Erewash residents have a very special opportunity to witness a historic Beating Retreat and Sunset Ceremony in Ilkeston town centre on 19 June – an inspiring military tradition that will be performed to commemorate the centenary of the end of the First World War.
The full programme for the colourful ceremony on Tuesday 19 June has now been unveiled and the evening promises to be a moving spectacle for people of all ages – a not-to-be-missed date for the diary.
Residents are being encouraged to turn out in force for the landmark occasion to enjoy an evening of entertainment, to show support for the armed forces and remember those who have lost their lives in war.
The Nottinghamshire Band of the Royal Engineers will take centre stage and will march up South Street into the Market Place playing a popular music programme before the Beating Retreat ceremony.
Beating Retreat is a military music ceremony performed in some form by most armed forces in the Commonwealth. Its origins date back to an old Army custom of ‘watch setting’, when a gun was fired at sunset to mark the end of the working day. The later formation of regimental military bands developed this ritual into today’s pageant-style Beating Retreat ceremony.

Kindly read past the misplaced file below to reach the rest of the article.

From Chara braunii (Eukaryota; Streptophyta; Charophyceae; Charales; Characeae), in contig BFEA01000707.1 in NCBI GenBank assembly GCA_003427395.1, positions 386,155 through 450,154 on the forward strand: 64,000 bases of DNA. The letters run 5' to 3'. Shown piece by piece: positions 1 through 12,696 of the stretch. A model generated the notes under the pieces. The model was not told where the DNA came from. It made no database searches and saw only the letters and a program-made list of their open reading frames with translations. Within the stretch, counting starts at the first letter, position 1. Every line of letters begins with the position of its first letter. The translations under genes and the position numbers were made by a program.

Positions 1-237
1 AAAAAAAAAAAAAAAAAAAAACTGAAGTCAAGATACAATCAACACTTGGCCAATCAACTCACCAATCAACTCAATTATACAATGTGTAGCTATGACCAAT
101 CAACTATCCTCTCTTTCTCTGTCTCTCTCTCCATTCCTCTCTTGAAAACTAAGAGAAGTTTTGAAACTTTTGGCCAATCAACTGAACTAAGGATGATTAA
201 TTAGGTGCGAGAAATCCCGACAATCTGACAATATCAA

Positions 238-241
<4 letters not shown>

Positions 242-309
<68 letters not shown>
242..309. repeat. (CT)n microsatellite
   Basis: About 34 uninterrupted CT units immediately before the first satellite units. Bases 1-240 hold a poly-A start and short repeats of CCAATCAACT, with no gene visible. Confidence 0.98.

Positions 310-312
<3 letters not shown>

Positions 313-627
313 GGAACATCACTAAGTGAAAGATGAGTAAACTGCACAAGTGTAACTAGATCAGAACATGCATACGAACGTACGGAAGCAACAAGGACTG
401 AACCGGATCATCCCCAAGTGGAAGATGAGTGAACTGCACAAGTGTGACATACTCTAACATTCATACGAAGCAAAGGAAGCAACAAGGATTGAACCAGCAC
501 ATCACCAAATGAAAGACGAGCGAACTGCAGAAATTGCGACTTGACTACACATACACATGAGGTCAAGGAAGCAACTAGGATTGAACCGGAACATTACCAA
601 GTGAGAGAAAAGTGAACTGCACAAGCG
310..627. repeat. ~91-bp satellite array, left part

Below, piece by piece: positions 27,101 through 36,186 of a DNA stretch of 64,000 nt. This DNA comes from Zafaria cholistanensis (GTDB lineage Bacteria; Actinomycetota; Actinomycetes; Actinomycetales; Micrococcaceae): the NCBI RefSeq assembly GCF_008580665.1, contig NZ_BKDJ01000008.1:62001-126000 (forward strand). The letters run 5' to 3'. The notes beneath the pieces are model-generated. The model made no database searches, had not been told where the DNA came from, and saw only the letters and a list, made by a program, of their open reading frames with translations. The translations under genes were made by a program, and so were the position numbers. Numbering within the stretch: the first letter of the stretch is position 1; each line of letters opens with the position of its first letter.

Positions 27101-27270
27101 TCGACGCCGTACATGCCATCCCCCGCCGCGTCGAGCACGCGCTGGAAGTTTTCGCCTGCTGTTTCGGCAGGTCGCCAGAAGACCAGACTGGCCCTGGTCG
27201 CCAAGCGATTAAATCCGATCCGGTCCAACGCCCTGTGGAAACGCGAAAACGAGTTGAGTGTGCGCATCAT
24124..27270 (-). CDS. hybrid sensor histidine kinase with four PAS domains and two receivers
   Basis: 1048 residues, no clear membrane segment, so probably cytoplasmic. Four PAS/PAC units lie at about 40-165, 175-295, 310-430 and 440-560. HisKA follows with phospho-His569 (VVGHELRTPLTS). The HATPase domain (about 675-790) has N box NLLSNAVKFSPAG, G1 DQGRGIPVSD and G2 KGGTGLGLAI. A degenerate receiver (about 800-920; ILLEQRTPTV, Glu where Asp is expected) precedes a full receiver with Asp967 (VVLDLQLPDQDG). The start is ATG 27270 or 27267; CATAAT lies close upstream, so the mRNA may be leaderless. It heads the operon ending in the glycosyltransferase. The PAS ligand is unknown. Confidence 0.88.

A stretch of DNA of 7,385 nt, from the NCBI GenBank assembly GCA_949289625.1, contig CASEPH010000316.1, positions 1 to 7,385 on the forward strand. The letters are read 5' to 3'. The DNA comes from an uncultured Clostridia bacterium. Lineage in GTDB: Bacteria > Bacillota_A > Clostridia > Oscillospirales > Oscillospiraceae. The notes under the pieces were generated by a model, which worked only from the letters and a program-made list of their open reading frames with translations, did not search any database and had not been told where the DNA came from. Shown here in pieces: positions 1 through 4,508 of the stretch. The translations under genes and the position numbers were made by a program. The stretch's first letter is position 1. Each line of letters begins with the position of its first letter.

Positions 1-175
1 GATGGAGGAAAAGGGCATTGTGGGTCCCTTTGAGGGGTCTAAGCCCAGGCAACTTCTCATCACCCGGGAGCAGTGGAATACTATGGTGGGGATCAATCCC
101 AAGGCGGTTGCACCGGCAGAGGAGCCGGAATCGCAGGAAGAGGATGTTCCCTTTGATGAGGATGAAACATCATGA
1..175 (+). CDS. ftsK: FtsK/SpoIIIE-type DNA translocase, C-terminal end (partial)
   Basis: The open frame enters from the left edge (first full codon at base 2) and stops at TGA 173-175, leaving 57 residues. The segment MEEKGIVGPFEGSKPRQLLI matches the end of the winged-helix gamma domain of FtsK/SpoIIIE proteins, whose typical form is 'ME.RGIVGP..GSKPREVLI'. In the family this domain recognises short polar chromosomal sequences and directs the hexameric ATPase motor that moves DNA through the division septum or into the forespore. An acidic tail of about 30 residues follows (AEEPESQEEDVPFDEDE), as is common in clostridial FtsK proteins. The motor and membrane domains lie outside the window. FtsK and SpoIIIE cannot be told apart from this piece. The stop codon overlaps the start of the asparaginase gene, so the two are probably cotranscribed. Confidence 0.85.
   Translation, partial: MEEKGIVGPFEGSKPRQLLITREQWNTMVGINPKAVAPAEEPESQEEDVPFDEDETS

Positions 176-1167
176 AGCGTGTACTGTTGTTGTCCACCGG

Councillor Chris Corbett, Mayor of Erewash, says:
“Let’s give a rousing Erewash welcome to the Nottinghamshire Band of the Royal Engineers and show them how much pride we have in this borough and in our military. So join us for this very special event and let’s pack out the Market Place to witness this historic ceremony in what is a very poignant year – the centenary of the end of the First World War. A war in which so many lives were lost.”
The programme is:
6.15pm Ilkeston Brass will be playing on the Market Place and there will be a display of military vehicles and stalls by veteran organisations.
7.10pm Performance by the award-winning Long Eaton-based ladies barbershop chorus GEM Connection
8pm Beating Retreat begins with the Nottinghamshire Band of the Royal Engineers performing a popular music programme before the beating of the drums at sunset to close the ceremony.